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Cash flow

Stocks plummet as top Aussie entrepreneurs lose out

By Oliver Milman
Monday, 08 August 2011

The Australian sharemarket dipped below the 4,000 point mark and Wall Street slumped by 6% amid fears of an economic downturn, with some of Australia's richest entrepreneurs seeing their wealth shrink.

 

The morning trade saw a steep decline in the value of shares on the ASX, with $27 billion lost in the opening minutes, adding to the $100 billion wiped out last week.

 

Shares subsequently rallied, but at the close it was down 2.9% to 3986.10. Heavy falls of 3.5% in Shanghai and Hong Kong helped drag the Australian market down.

 

The major banks were all down, as were retailers such as Myer, Harvey Norman, David Jones and JB Hi-Fi.

 

Leading Australian entrepreneurs were badly hit, with mining magnate Andrew Forrest seeing $887 million wiped from the value of his Fortescue Metals Group. Westfield founder Frank Lowy saw his company's value drop by $92 million, Rupert Murdoch's News Corporation lost $430 million and retail kingpin Gerry Harvey was $112 million worse off.

 

The fall, the first ASX dip below 4,000 points in two years, follows continued concern over the global economy, with markets jittery over the unprecedented credit downgrade of the US and the deepening debt crisis in Europe.

 

The US market fared even worse overnight, with the Dow Jones Industrial Average down 5.5%, Wall Street's sixth largest ever daily decline. The fall also put downward pressure on the Australian dollar, which edged down to 101 US cents.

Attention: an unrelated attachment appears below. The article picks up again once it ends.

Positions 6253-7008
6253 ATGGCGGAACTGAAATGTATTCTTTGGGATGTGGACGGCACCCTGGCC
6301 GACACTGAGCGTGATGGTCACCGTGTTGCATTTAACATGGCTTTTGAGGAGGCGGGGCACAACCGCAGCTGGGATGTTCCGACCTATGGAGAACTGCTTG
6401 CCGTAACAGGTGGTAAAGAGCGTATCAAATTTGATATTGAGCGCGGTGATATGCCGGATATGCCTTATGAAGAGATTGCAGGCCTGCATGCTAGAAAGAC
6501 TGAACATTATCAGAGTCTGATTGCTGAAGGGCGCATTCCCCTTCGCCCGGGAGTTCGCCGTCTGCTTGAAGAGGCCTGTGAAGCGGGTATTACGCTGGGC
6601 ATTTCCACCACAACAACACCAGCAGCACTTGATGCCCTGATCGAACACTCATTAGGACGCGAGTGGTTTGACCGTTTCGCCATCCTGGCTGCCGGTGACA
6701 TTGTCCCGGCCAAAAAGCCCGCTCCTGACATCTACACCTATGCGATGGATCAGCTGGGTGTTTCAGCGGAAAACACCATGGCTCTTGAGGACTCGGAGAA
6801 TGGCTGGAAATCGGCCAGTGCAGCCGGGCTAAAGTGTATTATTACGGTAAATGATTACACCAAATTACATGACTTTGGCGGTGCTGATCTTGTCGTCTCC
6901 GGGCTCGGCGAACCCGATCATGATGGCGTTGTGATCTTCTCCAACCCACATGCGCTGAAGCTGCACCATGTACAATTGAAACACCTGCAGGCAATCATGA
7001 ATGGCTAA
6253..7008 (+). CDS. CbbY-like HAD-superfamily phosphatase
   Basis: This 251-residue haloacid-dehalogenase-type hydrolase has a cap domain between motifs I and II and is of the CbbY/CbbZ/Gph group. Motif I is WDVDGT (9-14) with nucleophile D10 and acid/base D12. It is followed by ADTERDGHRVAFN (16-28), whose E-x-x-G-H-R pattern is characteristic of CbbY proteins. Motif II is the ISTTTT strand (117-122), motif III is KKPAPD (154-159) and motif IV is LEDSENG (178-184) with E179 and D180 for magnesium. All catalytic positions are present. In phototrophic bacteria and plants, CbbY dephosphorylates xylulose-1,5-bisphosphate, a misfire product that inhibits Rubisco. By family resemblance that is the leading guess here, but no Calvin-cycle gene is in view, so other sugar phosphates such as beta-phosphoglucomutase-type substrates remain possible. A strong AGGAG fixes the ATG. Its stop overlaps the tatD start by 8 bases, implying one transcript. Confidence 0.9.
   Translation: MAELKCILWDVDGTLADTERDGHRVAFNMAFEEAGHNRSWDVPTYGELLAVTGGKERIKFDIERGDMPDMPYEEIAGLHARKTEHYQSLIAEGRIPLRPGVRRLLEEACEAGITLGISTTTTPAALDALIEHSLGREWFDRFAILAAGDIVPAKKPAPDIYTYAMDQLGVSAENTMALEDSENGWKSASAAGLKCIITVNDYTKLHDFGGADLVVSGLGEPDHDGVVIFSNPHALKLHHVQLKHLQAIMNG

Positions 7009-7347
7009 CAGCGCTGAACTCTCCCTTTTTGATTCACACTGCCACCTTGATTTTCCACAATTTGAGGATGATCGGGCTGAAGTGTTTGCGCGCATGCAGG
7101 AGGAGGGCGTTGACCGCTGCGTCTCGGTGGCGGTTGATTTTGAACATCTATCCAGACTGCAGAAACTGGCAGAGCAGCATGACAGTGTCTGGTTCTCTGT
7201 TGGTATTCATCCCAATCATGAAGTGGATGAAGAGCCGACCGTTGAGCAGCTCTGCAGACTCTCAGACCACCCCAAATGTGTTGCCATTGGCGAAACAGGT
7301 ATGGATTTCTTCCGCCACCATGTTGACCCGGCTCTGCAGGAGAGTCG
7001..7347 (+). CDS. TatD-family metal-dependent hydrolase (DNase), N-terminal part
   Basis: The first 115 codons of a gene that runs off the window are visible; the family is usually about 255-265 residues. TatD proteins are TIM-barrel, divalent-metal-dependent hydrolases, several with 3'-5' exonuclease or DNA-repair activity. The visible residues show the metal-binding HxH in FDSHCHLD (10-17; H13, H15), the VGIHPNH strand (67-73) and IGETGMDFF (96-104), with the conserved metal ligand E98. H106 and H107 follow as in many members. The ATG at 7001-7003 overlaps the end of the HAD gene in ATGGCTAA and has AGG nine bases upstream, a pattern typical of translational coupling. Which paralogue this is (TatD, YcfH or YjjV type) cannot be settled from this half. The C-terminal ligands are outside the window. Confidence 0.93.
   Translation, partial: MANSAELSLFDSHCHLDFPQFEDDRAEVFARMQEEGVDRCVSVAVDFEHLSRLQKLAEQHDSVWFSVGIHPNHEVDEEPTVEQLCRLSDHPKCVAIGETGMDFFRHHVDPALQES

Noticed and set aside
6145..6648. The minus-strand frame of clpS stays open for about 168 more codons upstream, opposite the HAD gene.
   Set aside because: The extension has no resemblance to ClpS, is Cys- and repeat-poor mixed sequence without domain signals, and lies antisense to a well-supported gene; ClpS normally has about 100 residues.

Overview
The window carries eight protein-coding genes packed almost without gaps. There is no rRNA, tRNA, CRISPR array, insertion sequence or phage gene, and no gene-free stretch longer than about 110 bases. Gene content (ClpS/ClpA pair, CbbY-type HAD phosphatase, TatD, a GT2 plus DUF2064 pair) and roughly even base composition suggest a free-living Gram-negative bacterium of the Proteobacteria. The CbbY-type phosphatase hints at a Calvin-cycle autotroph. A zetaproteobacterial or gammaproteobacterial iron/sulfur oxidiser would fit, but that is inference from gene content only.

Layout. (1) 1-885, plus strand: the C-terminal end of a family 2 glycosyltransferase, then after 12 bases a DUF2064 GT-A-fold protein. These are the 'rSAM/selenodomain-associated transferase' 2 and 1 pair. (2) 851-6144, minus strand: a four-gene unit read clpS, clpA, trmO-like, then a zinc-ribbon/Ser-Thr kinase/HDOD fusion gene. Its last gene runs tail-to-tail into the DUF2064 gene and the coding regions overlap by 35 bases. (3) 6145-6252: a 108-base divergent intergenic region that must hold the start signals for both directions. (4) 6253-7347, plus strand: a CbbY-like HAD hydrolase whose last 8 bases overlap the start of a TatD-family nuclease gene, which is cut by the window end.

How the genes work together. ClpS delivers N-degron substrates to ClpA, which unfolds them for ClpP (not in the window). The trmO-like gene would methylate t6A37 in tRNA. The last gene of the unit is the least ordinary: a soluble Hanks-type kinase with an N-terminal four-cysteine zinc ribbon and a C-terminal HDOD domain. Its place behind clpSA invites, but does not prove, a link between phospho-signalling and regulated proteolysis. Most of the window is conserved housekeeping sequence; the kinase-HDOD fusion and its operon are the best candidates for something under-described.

Widespread predictions of a second global financial collapse have spooked small businesses, but one of Australia’s major banks has urged SMEs to remain calm.

 

ANZ general manager of small business Nick Reade told SmartCompany that there were areas of strength among small firms, with business sales up 6.6% year-on-year in June.

 

"From a small business perspective, they need to be conscious of what's going on," Reade said. "But volatility will always be there."

 

Reade advised small businesses to focus on their cashflow, debtors and accounts receivable, and talk to their lenders if necessary.

 

Meanwhile, a new Westpac report suggests that growth in Australian job ads has stalled, with the total number of ads placed by employers falling by 0.7% in July. Annual growth in ads has slowed to 1.3%.

 

“If this trend continues it will soon be painting a quite negative picture of labour market,” says the report.

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